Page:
During the revival, the Holy Spirit came on to large numbers of these eager Christians. They responded with an outpouring of spontaneous worship and a driving desire to spread the love and grace of Christ found in the Gospels. The coming of the Holy Spirit came to be known as the "Baptism of the Holy Spirit." The act of speaking in tongues accompanied the baptism. This ritual is rooted in the text of the New Testament Book of Acts. Speaking in tongues involves speaking in a language believed to be divinely inspired by God. It usually is not understood by others. Also, according to Acts, the Holy Spirit was revealed to Jesus on the Christian holy day called Pentecost. Hence, the name Pentecostals (Assemblies of God, 1989, 4).

    Between 1910 and 1913, a preacher by the name of Eudorus Bell began to have his voice heard. In the south, Bell and his colleagues had been promoting the Pentecostal faith in a newspaper publication called "Apostolic Faith." A man by the name of H. G. Rogers was heading another independent Pentecostal movement in the southeastern part of the country. Bell eventually merged his group with that of Rogers. The two formed a loosely knit organization called "The Church of God in Christ and In Unity with the Apostolic Faith Movement." By 1913, 352 independent groups were associated with this religious movement. They shortened their name to "Church of God in Christ" (Blumhofer, 35 -36).

    By the year 1914, the need for an organized assembly had arisen. The revival continued to have growing needs. Bible literature, missionaries, specialized funds, and the need for formal ministers were some of those needs. Eudorus N. Bell was instrumental in calling this meeting/assembly into existence. Bell invited Pentecostal "Saints" from everywhere to attend (Blumhofer, 36). During this year, approximately 300 preachers and laymen, from 20 states and foreign countries, came together to discuss these needs. This discussion, in Hot Springs, Arkansas, on April 2 - 12, 1914 (Melton, 1996, 375) became the first "General Council." The cooperative fellowship which evolved from this meeting was called The General Council of the Assemblies of God ( Assemblies of God. 1989. 5). By the end of 1914, Assemblies of God's list of independent followers had grown to include 531 organizations. At this time, the movement had an initial membership of approximately 6,000 members. By 1926, membership had jumped to 41,000. The Assemblies of God continued to report positive membership growth with 300,000 members in 1950 and approximately 500,000 in 1960 (Queen, Prothero, & Shattuck, 1996, 43).

III. Organizational Structure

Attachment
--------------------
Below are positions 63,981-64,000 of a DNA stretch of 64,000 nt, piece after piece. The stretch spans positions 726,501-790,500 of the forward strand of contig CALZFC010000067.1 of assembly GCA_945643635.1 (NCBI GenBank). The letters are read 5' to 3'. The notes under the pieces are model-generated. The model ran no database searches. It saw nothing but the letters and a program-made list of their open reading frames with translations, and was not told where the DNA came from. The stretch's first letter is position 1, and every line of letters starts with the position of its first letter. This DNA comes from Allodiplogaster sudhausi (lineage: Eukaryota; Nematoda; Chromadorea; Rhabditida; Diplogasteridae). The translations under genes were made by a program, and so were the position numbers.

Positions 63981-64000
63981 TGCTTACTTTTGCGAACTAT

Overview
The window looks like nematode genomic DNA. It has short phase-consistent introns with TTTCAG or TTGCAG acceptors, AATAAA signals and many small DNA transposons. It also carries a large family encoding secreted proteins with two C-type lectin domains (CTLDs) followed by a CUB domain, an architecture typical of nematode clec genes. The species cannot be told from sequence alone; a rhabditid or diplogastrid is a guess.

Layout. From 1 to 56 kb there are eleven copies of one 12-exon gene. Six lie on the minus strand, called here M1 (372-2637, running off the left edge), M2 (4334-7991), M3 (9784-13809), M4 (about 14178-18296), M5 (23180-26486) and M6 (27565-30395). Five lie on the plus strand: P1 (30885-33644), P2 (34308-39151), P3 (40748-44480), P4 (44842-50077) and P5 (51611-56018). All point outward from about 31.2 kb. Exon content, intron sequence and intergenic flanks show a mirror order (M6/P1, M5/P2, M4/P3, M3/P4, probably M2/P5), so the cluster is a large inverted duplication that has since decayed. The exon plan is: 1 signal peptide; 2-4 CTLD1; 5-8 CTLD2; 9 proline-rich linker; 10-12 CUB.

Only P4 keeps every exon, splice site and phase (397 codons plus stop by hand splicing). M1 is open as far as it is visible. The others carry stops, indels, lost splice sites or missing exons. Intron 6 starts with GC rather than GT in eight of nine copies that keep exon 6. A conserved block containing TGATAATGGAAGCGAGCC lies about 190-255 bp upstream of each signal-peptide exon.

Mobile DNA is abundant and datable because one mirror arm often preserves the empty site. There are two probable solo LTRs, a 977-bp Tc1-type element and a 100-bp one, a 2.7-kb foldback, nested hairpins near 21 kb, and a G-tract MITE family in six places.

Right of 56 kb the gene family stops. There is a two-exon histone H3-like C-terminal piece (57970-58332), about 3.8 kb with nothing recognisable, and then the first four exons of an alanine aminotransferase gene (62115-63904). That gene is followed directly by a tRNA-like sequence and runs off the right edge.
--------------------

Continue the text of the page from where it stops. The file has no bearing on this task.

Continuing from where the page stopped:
The General Council is the legislative body which rules over the Assemblies of God. It is composed of every ordained minister within the Assemblies of God churches. Also, one delegate representing each church has a position on the council (Assemblies of God, 1989, 7). The General Council has ordered business meetings every two years. On August 5th - 10th, 1997, they convened for the 47th General Council in Indianapolis, Indiana.

One of the essential features of the Assemblies of God organizational structure is local church autonomy. Each congregation of the Assemblies of God is considered a self-governing "assembly." The General Council is not directly involved in running the local congregations. Every congregation has the right to select its own pastor and elect its own officers. The church also has the power to discipline its members and sanction the pastor. In administering discipline, the church must follow its by-laws and the words of the Holy Scripture. The church is also responsible for its property holdings and its business transactions (Assmblies of God, 1989, 8).

Beyond the individual congregations, the fellowship of the Assemblies of God is divided into 57 districts which are headed by a District Council. Each district has the power to ordain ministers, establish new churches, and provide monetary aid or other resources for the congregations in their district (Assemblies of God, 1989, 7).

The international headquarters of the Assemblies of God is separated into seven divisions. Each of the divisions govern a different aspect of the church's fellowship. The seven divisions are: Division of Christian Education, Division of Church Ministries, Division of Communications, Division of Foreign Missions, Division of Home Missions, Division of Publication, and other Departments (Assemblies of God, 1989, 9 - 15).